Republican rivals are dismissing Donald Trump’s momentum as a media charade — all while working to find firmer footing against the reality television star who is beating them in their own primary.
“When I’m out there talking to folks, nobody in the real world asks me about this. Nobody. But every time I get on a media show, all anybody ever wants to talk about is Donald Trump,” New Jersey Gov. Chris Christie told “Fox & Friends” on Monday. Though Christie appeared to write off “The Donald,” the real estate mogul continues to out-poll him by double digits, according to a Monmouth University report released Monday.
Fellow Republican candidate Carly Fiorina pushed the same point. “I have been in New Hampshire now for six days. And I have not been asked a single question about Donald Trump,” she said on ABC this weekend. Trump is out-polling her by 12%.
To be sure, polling this early in the campaign cycle is heavily dependent on name recognition — something the former star of NBC’s “The Apprentice” has in spades — but the GOP can’t count Trump out just yet: In 2016’s uber-crowded field, national surveys will decide who gets on the primary debate stage.
The remarks from Christie and Fiorina however are the latest in a party-wide effort to distance Republicans from the billionaire businessman’s inflammatory views on immigration. While declaring his candidacy on June 16, he decried Mexican immigrants as criminals and “rapists” who are streaming across the U.S.’s southern border.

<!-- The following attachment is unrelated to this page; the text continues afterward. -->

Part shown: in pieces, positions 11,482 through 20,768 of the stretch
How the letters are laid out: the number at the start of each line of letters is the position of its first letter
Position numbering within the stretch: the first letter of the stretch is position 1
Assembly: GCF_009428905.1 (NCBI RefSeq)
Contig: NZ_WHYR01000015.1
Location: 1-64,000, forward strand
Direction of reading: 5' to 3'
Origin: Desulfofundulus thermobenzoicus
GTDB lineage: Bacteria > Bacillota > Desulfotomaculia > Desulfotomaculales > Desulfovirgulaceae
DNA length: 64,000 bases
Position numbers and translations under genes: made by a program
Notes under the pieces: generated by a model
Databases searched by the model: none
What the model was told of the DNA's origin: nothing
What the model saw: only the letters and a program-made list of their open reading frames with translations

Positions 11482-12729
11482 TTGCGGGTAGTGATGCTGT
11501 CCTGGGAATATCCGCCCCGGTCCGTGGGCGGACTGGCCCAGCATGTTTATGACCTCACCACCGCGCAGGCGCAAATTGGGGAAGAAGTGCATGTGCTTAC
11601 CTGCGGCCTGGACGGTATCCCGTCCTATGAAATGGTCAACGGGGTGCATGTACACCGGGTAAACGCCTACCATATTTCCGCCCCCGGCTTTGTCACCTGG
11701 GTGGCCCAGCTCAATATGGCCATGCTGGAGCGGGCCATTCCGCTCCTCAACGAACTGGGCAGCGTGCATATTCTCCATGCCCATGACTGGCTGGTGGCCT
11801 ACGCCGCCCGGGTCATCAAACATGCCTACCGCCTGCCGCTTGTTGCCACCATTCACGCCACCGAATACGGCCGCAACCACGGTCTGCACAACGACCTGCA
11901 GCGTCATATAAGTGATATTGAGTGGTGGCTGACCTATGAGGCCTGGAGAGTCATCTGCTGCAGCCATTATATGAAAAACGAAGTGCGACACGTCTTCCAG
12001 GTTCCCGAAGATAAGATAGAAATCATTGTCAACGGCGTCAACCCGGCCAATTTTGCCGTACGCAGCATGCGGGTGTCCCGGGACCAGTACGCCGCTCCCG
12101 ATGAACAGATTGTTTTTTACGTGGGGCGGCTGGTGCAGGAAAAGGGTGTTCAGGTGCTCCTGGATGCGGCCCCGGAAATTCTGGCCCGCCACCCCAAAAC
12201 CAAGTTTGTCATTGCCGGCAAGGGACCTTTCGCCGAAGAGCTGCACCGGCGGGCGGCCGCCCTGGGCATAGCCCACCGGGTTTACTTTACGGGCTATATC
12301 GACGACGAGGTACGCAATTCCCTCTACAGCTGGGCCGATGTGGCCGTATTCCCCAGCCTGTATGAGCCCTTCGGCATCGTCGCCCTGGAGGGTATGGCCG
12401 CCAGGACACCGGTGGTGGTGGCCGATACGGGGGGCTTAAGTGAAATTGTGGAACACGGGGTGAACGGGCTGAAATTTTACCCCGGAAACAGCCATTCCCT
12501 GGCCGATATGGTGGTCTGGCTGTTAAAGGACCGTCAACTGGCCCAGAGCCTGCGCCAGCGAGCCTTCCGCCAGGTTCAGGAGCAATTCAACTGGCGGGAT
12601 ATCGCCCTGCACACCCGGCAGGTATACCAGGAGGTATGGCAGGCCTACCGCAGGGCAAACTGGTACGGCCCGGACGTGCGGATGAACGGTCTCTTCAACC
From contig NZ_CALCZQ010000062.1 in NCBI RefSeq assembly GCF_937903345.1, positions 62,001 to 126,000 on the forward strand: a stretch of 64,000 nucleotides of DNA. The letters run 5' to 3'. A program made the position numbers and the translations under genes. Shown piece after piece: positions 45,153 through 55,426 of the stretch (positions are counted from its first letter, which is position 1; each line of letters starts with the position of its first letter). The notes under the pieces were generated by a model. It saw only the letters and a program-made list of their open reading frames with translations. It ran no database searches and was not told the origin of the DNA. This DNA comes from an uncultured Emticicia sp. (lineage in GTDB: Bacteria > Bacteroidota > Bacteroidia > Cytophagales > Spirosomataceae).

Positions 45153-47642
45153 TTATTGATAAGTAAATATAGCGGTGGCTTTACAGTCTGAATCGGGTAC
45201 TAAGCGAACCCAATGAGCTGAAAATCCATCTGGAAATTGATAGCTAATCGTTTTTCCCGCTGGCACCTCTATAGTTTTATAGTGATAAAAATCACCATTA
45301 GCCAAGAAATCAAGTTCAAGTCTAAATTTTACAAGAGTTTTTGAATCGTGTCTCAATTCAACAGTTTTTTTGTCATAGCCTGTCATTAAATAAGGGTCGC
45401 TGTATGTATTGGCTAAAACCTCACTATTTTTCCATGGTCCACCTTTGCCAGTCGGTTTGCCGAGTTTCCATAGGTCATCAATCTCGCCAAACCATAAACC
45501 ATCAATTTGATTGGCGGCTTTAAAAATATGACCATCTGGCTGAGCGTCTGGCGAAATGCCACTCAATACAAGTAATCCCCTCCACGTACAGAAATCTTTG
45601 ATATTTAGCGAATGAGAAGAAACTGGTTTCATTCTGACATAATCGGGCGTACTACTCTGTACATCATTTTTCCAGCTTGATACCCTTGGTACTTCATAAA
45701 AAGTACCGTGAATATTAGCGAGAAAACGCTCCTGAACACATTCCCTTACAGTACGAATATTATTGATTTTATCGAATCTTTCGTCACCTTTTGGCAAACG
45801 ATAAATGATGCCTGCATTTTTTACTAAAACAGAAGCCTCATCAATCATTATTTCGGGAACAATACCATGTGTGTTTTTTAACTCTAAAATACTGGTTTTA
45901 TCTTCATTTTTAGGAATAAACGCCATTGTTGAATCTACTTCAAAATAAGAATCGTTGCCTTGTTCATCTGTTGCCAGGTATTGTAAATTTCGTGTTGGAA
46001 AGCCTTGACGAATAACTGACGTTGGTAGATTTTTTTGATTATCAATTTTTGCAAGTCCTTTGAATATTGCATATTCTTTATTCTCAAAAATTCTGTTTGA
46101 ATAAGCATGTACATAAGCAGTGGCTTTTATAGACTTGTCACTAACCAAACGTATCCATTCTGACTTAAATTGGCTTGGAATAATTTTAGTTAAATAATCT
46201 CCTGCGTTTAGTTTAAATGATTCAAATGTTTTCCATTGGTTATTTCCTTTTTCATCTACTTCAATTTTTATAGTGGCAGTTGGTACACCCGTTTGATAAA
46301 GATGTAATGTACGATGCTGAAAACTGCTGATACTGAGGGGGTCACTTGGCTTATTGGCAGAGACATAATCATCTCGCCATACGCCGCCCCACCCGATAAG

It’s exactly the kind of anti-immigrant rhetoric the GOP vowed to avoid after the 2012 election, and many Republicans appear acutely aware of how Trump is affecting their party.
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Florida senator and presidential candidate Marco Rubio told Fox News that Trump’s comments “distract from the very serious debate on hand” on immigration and Republican front-runner Jeb Bush said Trump’s views don’t represent the GOP, while others have condemned Trump’s immigration remarks as offensive. Republican National Committee chairman Reince Priebus reportedly told Trump to “tone it down” during a phone call last week. (Trump contests this characterization of the call.)
Still, Trump’s offensive remarks about Mexicans — and his insistence on standing by his comments — have dominated the news cycle. This weekend, Trump drew thousands to a rally in Arizona and campaigned with the notoriously anti-immigrant Sheriff Joe Arpaio of Maricopa County.
“The silent majority is back, and we’re going to take the country back,” Trump bellowed to a raucous crowd.